Newspaper Page Text
THE BUTTE INTER MOUNTAIN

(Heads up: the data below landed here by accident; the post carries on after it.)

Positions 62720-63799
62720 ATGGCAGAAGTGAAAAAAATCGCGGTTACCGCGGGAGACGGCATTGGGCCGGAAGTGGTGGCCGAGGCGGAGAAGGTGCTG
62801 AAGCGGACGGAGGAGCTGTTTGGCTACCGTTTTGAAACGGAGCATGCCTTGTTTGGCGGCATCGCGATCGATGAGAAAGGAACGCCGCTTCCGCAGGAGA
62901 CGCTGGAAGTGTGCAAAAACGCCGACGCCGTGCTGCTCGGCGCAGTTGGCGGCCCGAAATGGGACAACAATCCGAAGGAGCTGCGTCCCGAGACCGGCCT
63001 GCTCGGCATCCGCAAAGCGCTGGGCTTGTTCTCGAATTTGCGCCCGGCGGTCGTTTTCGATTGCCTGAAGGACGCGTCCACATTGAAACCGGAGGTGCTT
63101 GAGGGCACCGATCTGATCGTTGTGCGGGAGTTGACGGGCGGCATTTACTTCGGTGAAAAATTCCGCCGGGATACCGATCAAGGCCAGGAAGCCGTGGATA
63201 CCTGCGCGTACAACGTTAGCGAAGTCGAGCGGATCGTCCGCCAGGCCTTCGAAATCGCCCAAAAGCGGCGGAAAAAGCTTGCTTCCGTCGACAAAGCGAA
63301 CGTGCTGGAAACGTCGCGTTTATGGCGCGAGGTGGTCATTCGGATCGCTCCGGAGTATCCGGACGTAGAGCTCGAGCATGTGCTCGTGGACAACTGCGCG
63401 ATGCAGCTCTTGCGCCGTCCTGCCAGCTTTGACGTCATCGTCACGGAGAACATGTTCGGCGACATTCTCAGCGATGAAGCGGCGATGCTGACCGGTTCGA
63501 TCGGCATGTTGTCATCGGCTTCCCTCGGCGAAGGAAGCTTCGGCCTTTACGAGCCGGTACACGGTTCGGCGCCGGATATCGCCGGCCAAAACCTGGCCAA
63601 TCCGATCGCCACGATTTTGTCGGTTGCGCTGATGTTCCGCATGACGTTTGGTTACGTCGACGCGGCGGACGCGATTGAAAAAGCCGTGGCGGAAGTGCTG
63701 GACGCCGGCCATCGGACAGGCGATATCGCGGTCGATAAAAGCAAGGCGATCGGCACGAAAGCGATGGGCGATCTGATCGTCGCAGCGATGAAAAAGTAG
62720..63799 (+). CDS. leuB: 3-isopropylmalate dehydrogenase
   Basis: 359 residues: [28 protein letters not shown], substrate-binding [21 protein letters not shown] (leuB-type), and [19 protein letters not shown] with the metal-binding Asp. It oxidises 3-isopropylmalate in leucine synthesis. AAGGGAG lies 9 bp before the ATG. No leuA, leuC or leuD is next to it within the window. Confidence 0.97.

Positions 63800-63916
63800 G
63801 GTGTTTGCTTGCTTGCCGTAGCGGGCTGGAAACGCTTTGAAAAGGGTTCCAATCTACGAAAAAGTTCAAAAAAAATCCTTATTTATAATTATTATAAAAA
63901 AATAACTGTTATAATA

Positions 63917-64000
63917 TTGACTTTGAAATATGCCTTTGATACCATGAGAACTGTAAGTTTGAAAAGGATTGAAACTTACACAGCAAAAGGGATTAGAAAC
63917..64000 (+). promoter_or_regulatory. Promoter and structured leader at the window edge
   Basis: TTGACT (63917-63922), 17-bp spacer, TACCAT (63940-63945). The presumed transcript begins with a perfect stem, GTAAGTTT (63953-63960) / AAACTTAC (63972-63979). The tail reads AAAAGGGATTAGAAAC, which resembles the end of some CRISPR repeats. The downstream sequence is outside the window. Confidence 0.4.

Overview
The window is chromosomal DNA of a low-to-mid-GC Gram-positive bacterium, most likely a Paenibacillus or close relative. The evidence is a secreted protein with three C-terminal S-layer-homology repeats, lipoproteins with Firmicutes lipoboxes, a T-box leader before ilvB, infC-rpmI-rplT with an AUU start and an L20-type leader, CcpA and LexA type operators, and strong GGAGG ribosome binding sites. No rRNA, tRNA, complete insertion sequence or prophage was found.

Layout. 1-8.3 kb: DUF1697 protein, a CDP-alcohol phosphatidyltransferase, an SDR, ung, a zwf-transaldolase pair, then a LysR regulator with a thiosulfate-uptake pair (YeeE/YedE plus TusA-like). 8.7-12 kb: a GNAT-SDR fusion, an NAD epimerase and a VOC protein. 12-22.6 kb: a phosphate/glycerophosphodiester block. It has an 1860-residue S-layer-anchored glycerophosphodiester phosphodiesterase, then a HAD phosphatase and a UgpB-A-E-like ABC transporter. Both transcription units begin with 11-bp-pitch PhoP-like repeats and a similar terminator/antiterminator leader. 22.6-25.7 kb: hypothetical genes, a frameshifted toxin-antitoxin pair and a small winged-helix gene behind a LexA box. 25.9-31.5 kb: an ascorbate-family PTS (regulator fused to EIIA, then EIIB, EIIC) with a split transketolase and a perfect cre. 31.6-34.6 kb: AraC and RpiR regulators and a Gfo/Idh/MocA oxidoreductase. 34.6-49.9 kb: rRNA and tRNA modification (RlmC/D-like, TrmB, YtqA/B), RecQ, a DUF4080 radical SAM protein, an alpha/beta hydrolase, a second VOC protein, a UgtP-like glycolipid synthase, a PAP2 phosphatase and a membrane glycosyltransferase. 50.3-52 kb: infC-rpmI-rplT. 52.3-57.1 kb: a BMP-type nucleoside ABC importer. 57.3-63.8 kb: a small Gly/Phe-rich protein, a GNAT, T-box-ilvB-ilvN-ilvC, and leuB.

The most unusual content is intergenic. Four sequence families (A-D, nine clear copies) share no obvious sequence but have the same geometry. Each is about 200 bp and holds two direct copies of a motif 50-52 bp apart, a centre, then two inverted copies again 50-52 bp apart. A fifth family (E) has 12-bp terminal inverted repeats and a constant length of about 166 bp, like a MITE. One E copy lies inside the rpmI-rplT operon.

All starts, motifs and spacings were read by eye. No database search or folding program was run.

VOL XXIII. No. 190. BUTTE MONTANA, WEDNESDAY, OCTOBER 28, 1903. PRICE FIVE CENTS RUSSIAN FORCE IS IN KOREA TO STAY Organ Edited for Viceroy Alexieff Takes a Sig nificant Stand. TIME TO SETTLE IT Port Arthur Paper Says Russians Must Not Yield an Inch. JAPAN IS UNCIYILILED Not Entitled to Consider ation Commonly Given World Powers. BY ASSOCIATED PRESS, Port Arthur, Oct. 28.-The Novykrai, a newspaper edited by a member of Viceroy Alexieff's staff, after reiterating the as sertion that "The Russian troops will re main in Manchuria until far eastern af fairs are settled in accordance with Rus sian views," proceeded to outspokenly lec ture the Japanese, necessarily with the approval of the Russian censorship. "Now," says the Novykrai, "is precisely the proper moment for Russia to establish a political equilibrium in the East. The Japanese have failed in Formosa because they do not understand how to colonize. The efforts of the Japanese to obtain set tlements in Korea, having their own juris diction, would lead to the subjection of the Koreans and impair the society of Korea. Japan has not attained the status of a European state and cannot be en trusted with the rights of European civi lization on the continent. All that can be tolerated is the Immigration of Japanese into Korea under guard." BOTH ARE COMING Senator Clark Has Word From Senator Gibson and J. J. Hill. Senator W. A. Clark is in receipt of a telegram from Senator Gibson of Great Falls stating that he, accompanied by James J. Hill of Minneapolis, will be in this city tomorrow to meet with the other members of the committee. When seen by an Inter Mountain repre sentative today, Senator Clark stated that he is willing and anxious to in any way further the settlement of the deplorable condition confronting the state of Mon tana. "I trust," continued Senator Clark, "that it will be within the province of this com mittee to find some fortunate solution to the question which will hasten an amica ble settlement that will permit the reopen ing of the mines and smelters. "This shutdown means so much to the people of the state that all parties in volved should be willing to consider the interests of the public, and with this in view I hold myself in readiness to assist in relieving the existing difficulty. "At this time it is quite impossible to determne just how or what the committee will decide in the matter, but I feel cer tain the interests of all parties will be consl.ered and the committee will do all within its power to hasten a settlement looking to the protection of the properties of those involved, and to the resumption of work in the mines and smelters and the relief of the thousands of men, women and children affected by the shutdown." Hill Is Coming. SPECIAL TO THE INTER MOUNTAIN. Great Falls, Oct. a8.-Senator Paris Gibson received a telegram today from President Hill of the Great Northern stat ing he had left St. Paul for Butte to try to effect a settlement of the trouble that brought about the shutdown. The assertion that Mr. Rogers is responsible for the alleged shutdown of the plants of the Colorado Fuel & Iron company, is another mendacious one. iMr. Heinze's alleged dis patches regarding it bear all the evi dences of fake. The press dis patches have not reported any such threatened condition, and the state ment that Mr. Rogers is responsible for it is wholly and absolutely with out foundation, and can be nothing but an invention of Mr. Heinze. Mr. Rogers is not even an officer of the Colorado Fuel & Iron company, From William Soallon's reply to F. A. Heinze. EMPEROR TO MEET THE CZAR Rulers of Germany and Russia to Hold a Conference. BY ASSOCIATED PRESS, Berlin, Oct. aS.-According to present arrangements Emperor William and tim czar will meet at Darmstadt, the former traveling thither to meet his brother mon arch. The czar afterwards will return the visit at Wietbaden. RIOTERS AND TROOPS CLASH IN STREETS OF BILBOA Women Killed and Score of People Injured When Battle Is Over. BY AISSOCIATED Pi'HFSS. Bilboa, Spain, Oct. 28.-Serious fighting has occurred in the streets between troops and strikers. It was started by a rioter shooting from a window while an in fantry regiment was passing. The soldiers Ihereupon charged the crowd. Five strikers were killed and a large number wounded in the fight. The troops are guarding the banks and public buildings and are occupying strategic poitions throughout the city in order to prevent the massing of strikers. As a result of the strike situation the foreign consuls have demanded from the military authorities protection for the ships of their nationality now in port. During yesterday's rioting a woman was killed and scores of people were wounded. SAGOUNI'S ASSASSIN MAN WHO SHOT DOWN HE ARME NIAN LEADER HELD PISTOL IN LEFT HAND. BY ASMOCIATED PRESS. London, Oct. 28.-The search of the police for the murderer of Sagatel Sa gouni, president of the Armenian Revolu tionary society of London, who was shot and killed by an unknown assassin in the suburbs of Nunhcad late Monday evening. had been futile up to noon today. Several foreign revolutionary clubs were raided during the early hours of the morning, but with no result. The inquest opened today, and it tran spired that the police yesterday evening were misinformed on the subject of the pistol used by the assassin being an auto matic to-shooter. It is an ordinary five shot, silver-plated revolver. An important point developed at the inqlest was that the murderer shot with his left Iland. A verdict of wilful murder was ren dered. JOHN TULLY'S TRIAL FORT MISSOULA SOLDIER HAS HEARING ON CHARGE OF KILL ING PRIVATE KENNEDY. SPPECIAl. TO THIE INTER MOUNTAIN. Missoua, Oct. 28.-Tho preliminary hearing of John Tully, who shot and killed James Kennedy, a Fort Missoula sodier, is being held this afternoon before Justice of the Peace Phillips. There are many wit nasses from the fort and not a few from the colored population of town anld the hearing will last all the afternoon. INVESTIGATION INTO THE PACIFIC COAST FRAUDS Secretary Hitchcock Says the Land Steals Have Not Amounted to So Much as Has Seen Stated. BY ASSOCIATED PRESS. Washington, Oct. 28.-Secretary Hitch cock said that the investigation which he has been making into land frauds on the Pacific coast has been practically com pleted and he hoped to be able to present his report on them to the department of justice by the close of the present week. "Trhe report will not at present be malde public," he said, " as that would defeat the ends of justice." He also refused to discuss the contents of the document, but confessed the gener ally current rumor that there have been extensive efforts to defraud the public. He said, however, that bad as the condi tion is, it had been grossly exaggerated,. "It is absurd," hIe said, "to say that the frauds amount to $15,ooo,ooo or $18,ooo,. ooo, or anything like that sum. A snil lion acres would be a large estimate of fraudulently entered land, and the gov ernment's price for land ranges from $1.o50 to $2.50 per acre." 'The secretary also said that while the investigation doubtless would itvolve some official of the government, he had not in timated ,that members of the Unilted States senate are involved in the scandal. W. A. RYER IS TO GO TO THE PACIFIC COAST SPECIAL. TO TIlE INTER MOUNTAIN. Helena, Oct. 28.--W. A. Ryer, who has had charge of the local oflice of the Coe Commission company for two years, is going to the coast to take charge of the oflices in Seattle and Tacoma. He made many friends here during his residence in the Capital City. TO ENGLISH LOWER HOUSE Major Hamilton and the Marquis of Hamilton Elected, London, Oct. a8,-Major Arthur Lee Hamilton and the Marquis of Hamilton, both conservatives, have been re-elected to parliament without opposition for the south Parham district of Hampshire and for Londonderry city respectively, the for mer being appointed a civil lord of the admiralty and the latter treasurer of the household. Ajax Mine Booming. Dillon, Oct. aS.-A. J. Noyes, manager of the Ajax mine, near here, brought a bar of bullion to the State bank today. It is worth $a,5oo and represents a ao-day run with a five-stamp mill. During that time the company also took out about 46 tons of rich concentrates which will aver. age $5o per ton. These will be sent to the 1&tl Helens mnelster lr treatmeset. FLYER CRASHES INTO WORK TRAIN FULL OF LABORERS THREE KILLED AND THREE INJURED IN A DISASTROUS WRECK ON SOUTHERN PACIFIC. FATAL MISTAKE OF SIG NALS BY THE ENGINEER Work Train Lets First Section of Passen ger Pass and Then Pulls Out Onto Main Track, to Be Crashed Into by the Second Section. BY ASO;tiIATi'EI PRI'ESS. Ogden., Utah, Oct. 28.- -A disastrlnt wreck occurred at 7 o'clock last evening, on the Southcrn Pacific, which resulted in the death of three men and the injury of three others. Traffic on the road was de layed 2a hours. The dead arc: D. King, timekeeper. Frank \Wagouche, Japanese lahorer. T. Jiminisk, Japanese laborer. Injured: Thomas May, fireman on pas senger engine; arm injured. Ed Scl doll, foreman on construction work: Ira injured. Unknown lady passenger, slight bruises and shock. The collision occurred between the sec ond section of Iassenger train No. 6 and a work train. The work train had been in on a siding and let the first section of the passenger train pass. The engineer of the work train claims that the first section' carried no signals denoting a second sec tion and the work train pulled unto th. main line. Three miles west of Plalisale th.l collision occurred. Iloth engines wer-, demolished. Several of the laborers saved themselves by jtluping. MOODY IS INDICTED FORMER OREGON CONGRESSMAN SAID TO HAVE WITHHELD LET TER NOT SENT TO HIM. BY AS.O(CIATED I'PHRSS. Portland, Ore., Oct. z8.--'I he federal grand jury today returned an indictment against lion. Malcolhn A. Moody, former imember of congress front this state, charg ing him withholling front the person to whom it was addressed a letter alleged to have cotmue ilnto his possession. Mr. Moody has always enjoyed the high est standing for personal integrity and has been prominent in the politics of this state for many years. Mr. Moody was in the United State, district court this morning with his coun sel when the indictment was returned and immediately waived arraignment and time to plead and at once entered a plea of not guilty. lHe asked to hdve the case set for trial at the first trial term. Th'lle court llaced Mr. Moody upon tnis own recogni zance without bail. When seen Mr. Moody stated: "It is an outrage. I am shocked and mortified bIe yond expression that such a charge against me could possibly bJe made by a grand jury. It is false and malicious, which I will fully show without delay. The charge is trumped up for political purposes." RYAN IS DISMISSED . SPECIAL TO TrE INTER MOt'NIAIN. Icelena, Oct. .8.---James Ryan of Jef ferson county was purged of contempt by Judge Smith today after Ryan had prom ised the court to obey its decree and sur render to his divorced w:.e their three children. Ryan's wife recently secured a divorce from him in Boulder, Judge Smith sitting for Judge Parker. It was decreed that the mother have possession of the children. She claimed Ryan had ignored the court's order and had him cited for con tempt. Ryan was on hand with his law yers today and the latter raised a number of points against Judge Smith taking jurisdiction in the case. Judge Smith told Ryan he would dis. miiss thle contetmpt proceedings if Ryan would turn thle children over to their mother. Ryan agreed to do this and he was accordingly purged of contempt. SECOND DISASTROUS FIRE VISITS HAPLESS ABERDEEN Early Morning Blaze Licks Up $150,000 in Business District, All of Which Is Once Threatened. BY ASSOCIA'TED P1(ESS, Tacoma, Wash., Oct. 28.-'The city of Aberdeen had another severe visitation by fire early this morning when flames broke out in the Commercial block, containil seven stores and the postoffice, a frame and corrugated iron structure with 3o0 feet frontage, The fire started about 1 o'clock and for a time threatened to sweep away all the business portion 'of the town in the immediate vicinity which escaped the fire last week. Fifteen business concerns occupied the Commercial block, many having doubled up after being burned out by the recent fire. The mails and contents of the post office was saved, One dwelling house was burned. Great excitement prevaildd, as the wind was blowing a gale. Losses are now estimated at $15o,ooo. No one was injured. HACKLER'S PRIDE TAKES ) CAMBRIDGESHIRE STAKES BY ASSOCIATED PRESS, London, Oct, a8.--Hackler's Pride won the Cambridgeshire stakes at Newmarket today. WEATHIER-Washington, Oct. sB.-.The weather indications for Montana are that t6. morrow will be partly coludy with probable local showers. The temperature will be some. what soeler. ASSEMBLY ASKS THE GOVERNOR FOR SESSION SILVER BOW TRADES AND LABOR BODY SENDS APPEAL TO CHIEF EXECUTIVE OF STATE. ASKS MR. TOOLE TO SUM MON THE LEGISLATORS Act Not in Interest of Any Warring Fac tion but for the Best Interests of the People of Montana as a Community. Governor 'Tool, recrivedl a letter today front the Silver IHow T'rades and L.abor assembhly, askilng him to call a splecial ses siln of the legislaturer. Secretary (;its Franket sent the follow illg imeage to the governor, upon being so insltructed by his unlion: "[lutte, c)loher .,R, 1non . "To Hils E.xcellency, Ihon. J. K. 'loate. G overnor of the( State of Montana;: "At the Ilst regular meeting of the Silver liow 'Trade: and 1a4or 0astsembly a motion was iimade and unanimously adapted that 1, tne undtlersigned, as seere tary of the said Silver Ilow Tradtes and L.abor assemtbly, he instructed to ifortward ia written ret'etlt toC yIour cxcelitic y on hehalf of this organiz:ation, to ask y, u ito exercise' your executive lpower for the mpurpose of calling a speicial session of the legisliature of the state of Monlltana. "The present industrial crisis is affetct ilm the interests ofd the workinh people of this cntnlinullity to tsuh ill extentl thliat the Silver tow Trades and LabIl'r as s.tllluy letc s it Inecessal y thlat somile remre dial legislatlion should Ie piassed Iooking ItIwardis tihe resumptiolln of work ill the miines and smelters thrtotglhoit this sta:te. "\VWe are making this appeal to your ex cellncey not in the interest of many iof the mtilling corlporations warring againist (icnh other, bint we do this as nitmembers of or gaiized labor chlargeid with the duly to proltectl and safeguard the inlterests of those who ear tlheir livelihood in the ll(nes anlld smielters of Montlana. "''rusttilg that this aplpeal will receive a readyl resuponlse oII the part of your tx ccllcuiey, I remaini, i. nt replretlfully, "(;ItS FIANKEI, "Se.rc tary Silver how Trades and Labor Assembly." LOU DILLON BREAKS MILE RECOR -TO A WAGON fY At`O('IA'ITlV PHIaS, Melmpthis, 'enn., Oct. aH.-l.iut Dillon broke ttie world's trotting record to wagoin, going the mile in a :oo. BOTH LEGS CUT OFF SWAN BERG RUN OVER ON THE CO LUMBIA FALLS CUT-OFF-HE MAY NOT LIVE. SI'II IAL, "0 '1'I1 T INT'fl'l MOUN1 ! AIN, Kalispell, O(ct, R8.--Another serious ac cident occurred today on the Columlbia: Falls-Jennings cutolT of the (;reat North ernl road that is being constructed north of here. Swain llerg, a laborer, was run over by the cars and both legs and one arm were cut off this morning. 'There is little chance of his living. ST. LOUIS DRIVERS HAVE GONE OUT ON STRIKE IY ASSO(J IATIEI) I'h.,S . St. Louis, Mo., Oct. a8.--Dlrivers of all St. Louis express companies to the num ber of 400 went on strike today because the demands of the Pacific Express com pany's employes for a wage increase of to per cent has not been granted. Policemen were on duty around the ex press company's buildings at the union station, Ibut there was no trouble of any kind and no express cars were delayed. The express company officials say they have arranged to fill the strikers' places at once and promlpt delivery of goods is an ticipated. W. B. JENKINS DENIES IT Says He Did Not Leeave an Old Horse to Die on the Dump. W. B. Jenkins, who denies that he is a money lender and says that he is merely an agent for the loaning of money, also denies that he is guilty of the charge of cruelty to animals. He denies that he led an old horse out on the city dump to die, or owned the horse, or had anything to do with it, To that he adds that he has not owne4 a hrose for 25 years. JOHN W. FULTON'S POSITION SPECIAL TO TlHE INTER MOUNTAIN. -Helena, Oct. 28,-John W. Fulton, sec retary of the North Angora Goat & LIve stock company, who lives here and is largely interested in the goat business, re euived word today that he had been elected ecretary of the American Angora Goat Dreeders' association at Kansas City. It is possible that he may decide to move the office here from Kansas City. GEORGE COOLEY UNDER BOND Great Falls, Oct. s8,-George Cooley, the Sand Coulee miner under arrest, charged with incest with his niece, Mary Calvert, had a preliminary hearing before Justice of the Peace Stafford today and was held to the district court in $6oo bonds wh 1 hb furiaidll FOUR ARE KILLED IN BAD WRECK ON SOUTHERN Freight Runs Into S h Near Bessemer , North Caroliii I.l ANM 'A I' I ' ..ll H i14N , Chailotille, N. C., (ktl. it. Four men were killed and two hurt today when a frtight trainl on tlhe Sithellrnlv rallwtyi ran int a switclrh near ltrsrlle r C'ity, N. C. lh.se ktllel were: Engineer T..,1 l' Pttus of Charlotte, Million McL'mhb o, tio toia, and J. II. l iggins and John Thomlp sIhn, nlgrl l irrten., Mr. 'Heinze speaks of injunctions against him. He and his associates have brought themselves, or caused to be brought, against these com panies in different jurisdictions and states over seventy suits, which is more by fifty per cent than all the companies combined have brought against Heinzc and hie people. Mr. Heinze and associates have brought 34 injunction suits, which is 50 per cent, or more, over the number brought by all the other companies combined against him and his asso ciates. Many of the preliminary in junctions issued at his instance have, it is true, been set aside by the supreme court, but this only em phasizes the point which we make about the conditions of things in Silver Bow county.-From William Scallon's reply to F. A. Heinzo. BOODLERS OF KANSAS CITY TO COME BEFORE BAR iv Afl, t'IA ', I'It hI tiS, Kansas City, Mo., Oct. -8. -A grand jury to iltvestigital charge.t of I).,idlhIK Onl the IrNid of edlucation in KanIatis 1City, Kan)i, andll to take aition to . upli )l'prtess nMlt bling and cluse salhlon opevmiting in vio lation of the tIohiliitory law, was ordtsed today by Jby judl Fischler of the district court, to convenlle at the December term. T1his is the ooutcotlme of the aigitaliou started bty the Mercantile club atl whdch resulted inl a petIticon tigttld by over a thousatdl chizeUl to the unit praying for a grand jury. GUIDI IS SUCCESSFUL ItI AltiicIAt ill til l 5R S. ltomec, (hl. .8. The lat commturiicn tioni with the vaticant inl regard to Arch. bishop (Guidi, tIhe lpotolic dele;ate in the Philippines, cot ailt much ole Ihopeful news rtggarding the plrospects for a idetinite s;cttlemtenllt ,of the qlltlionl of Ithe flriars,' lands ill the Philippine islands, and also inll connectionll with the ihlnacial qull tion and the friars' leaving the archt latgu . SAID JAMES L. BLAIR WILL NOT LIVE LONG IIY A';SOtItA'TI'J' I'ISl 's. St. I.ouis, (JOt. 1.- Whent l)r. Weyer left the be ide I edsil e f James L, Illair, the strickenll alttornlley, this Imornlling after io hours' attendance of the )patient', it was stated that Mr. Bllair's 'condition was worsc than it had bclen at any time since Sunday. Shortly before to o'clock last night Mr. Blair began to show sympttni s of sinking anld relapsed into a condition of collaple from which he was removed by Dr. Wcyer. There followed it night exceed ingly uncumfortablle andl restlcess foIr tlhe patient. . .. .... .. . . . . . . ... . .... . . ANTONE HEMMES DOES WELL Bears Amputation of Hand at St. James' Hospital. Antone Ilemmes, whose hand was badly crushed at the BIutte Reduction Works yes terday, is doing very well at St. James' hospital. Amputation was necessary and the patient withstood the shock of the op eration admirably. }emmes was working at one of the big machines at the Reduction works when his hand was caught in the cogs. It was found necessary to amputate just above the wrist. liemmes is a single man. JONES CASE IS CONTINUED Bozeman, Oct. 28.--The case of the state against A. O. Jones, formerly a prin cipal in the public schools, who is charged with criminal assault, was to have conic up for trial today in the district court. It was continued this afternoon, however, to November z6. Jones broke his leg yes terday and the continuance is in order to allow him to recover sufficiently to ap pear in court. CITATION TO GEORGE SYMONS A citation was issued today in Depart ment Three of the district court directing George Symons to show cause why he should withdraw from the bonds of Dan O'Brien and James O'Brien, guardians of George Murphy. Mr. Symons is directed to appear one week from next 'Monday. Cases Continued. George Mead and Dan Doyle, two of the boys charged with burglarizing the barn of the C. O. D. laundry some days ago, were up before Justice Tim Harring ton today, but the case was continued until Friday at a p. m., owing to the fact that Jack Driscoll, charged jointly with the others, was not to be found. MINERS' UNION VISITS THE CAPITAL Special Session Wanted to Enact Laws to Assure Justice to All. STATUTE IS NEEDED Under Present Intolerable Conditions Business is Impossible. ALL ARE CONCERNED General Public Interest in the Mission of the Aggrieved Men. 'The commlitter froi the Butte Mliners' union appointed to wait lon (Govternor J. K. 'Toles anld to reslle'st that a sp'rºial session of the liI sltatur e e llled tlit thibs ii, rnl* ilg at H o'clock for Ilt'ieu. The co.nitt ite is uiiipos.l of IEd ILomug. presidentt of ithe Miiers' uioii; John Sheai, financial secretrlry; I). J. Ilaunuitin, Jerry O('N ill andl I'it Nlug tl. The local comltltee will meet otlher represinIatives of organized labor front various parts of the state at Ildeln. ' Ihey will call on thel governor in a body. Legislative Action. It is cotllut pllteyd biy tile hMinir' lnio to have pavled suchl laws at the lspecial session of the legislature as will unake the hill of righlts of Montann loprative. The bill of rights undertakes to guaranter, ill hetiotil 6l, article .t of tlhe coltitultiroln, "that rtolrts of justict shall le ope1,n to every person awl a t speedy remedy afforded for eve.ry isjur.y of person, property or -I''nlinued oin P're live.) LAWSON'S ANSWlER TO HEINlE'S TALK BOSTON FINANCIER RECITES FOUR OCCASIONS IN WHICH HEINZE MADE PROPOSITIONS. WILLING TO BUY THE STOCK Lawson Says He Will Purchase Heinze'l Interests in Butte if Their Value Can Be Clearly Shown. nY ANhOi('IA'lED PiREsi. loston, Mass., Oct. at.--In a communl cntion addlressil to IEdward long, presi. dent of the Ihttite Miners' union, Thomas W. Lawson today made reply to the state menit of F. Augiutus Ileinze with refer erence to an offer of Mr. Iawsonl to buy Mr. ihillnze's copper property in Monll tanl. Mr. lawson cites four occasions upon which he says Mr. lIeinze negotiated with him conc.erning the purchase of Mr. HIeinze's copper property at Butte, Mont. lie says: "If Mr. leinze can prove to a board of arbitration that he could have sold his properties for $14,000,o00 or evell $So,oo0o, c,oo, I will raise my offer to $so,ooo,uuo, $.a,oo00,oo0 or $14,s,oo,ooo." THOMAS W. LAWSON WOULD BUY HEINZE OUT Boston Millionaire Offers Miners' Union $250,000 if It Can Satisfactorily Arrange a Deal. nY ASSOCIATED Pla.ris. Boston, Oct. a8.-T-'T'hoalns W. Lawson, one of the largest stockholders in the izmalgamited Copper company, wired to flutte, Mont., yesterday an offer to pay the miners a commission of $250o,ooo for at once satisfactorily arranging an arbitra tion of the question of the price to be paid Mr. iHeinze for his mining property in that city. Mr. Lawson in his telegram to Presi dent Long of the Miners' union states that lie offered Mr. lHeinze, not long ago, $3,. 000,000 for his property, but that the latter held out for $7,oo000,ooo. Mr. Lawson suggests that the difference between the offering and asking price be left to arhb'ration, in the belief that such action will result in the immediate re sumption of business. PARKER'S BODY IS EN ROUTE SPECIA. TO TIHE INTIIER MOUNTAIN. Deer Lodge, Oct. a8,-The body of the late Charles Parker, who died yesterday morning at Park City, Utah, will arrive tomorrow afternoon on the Burlington. The funeral will be held about 4 p. m, from the Presbyterian church. Landrioh's New Place. BY ASSOCIATED PRESSB Chicago, Oct. a8.-Prof. Ira Landrlili of Nashville, editor of the Cumberland Presbyterian, has aceepted the general secretaryship of the Religious Educational association and enters upon his duties November s. Professor Landrich is one of the leading men in the Cumberland Presbyterian eharob.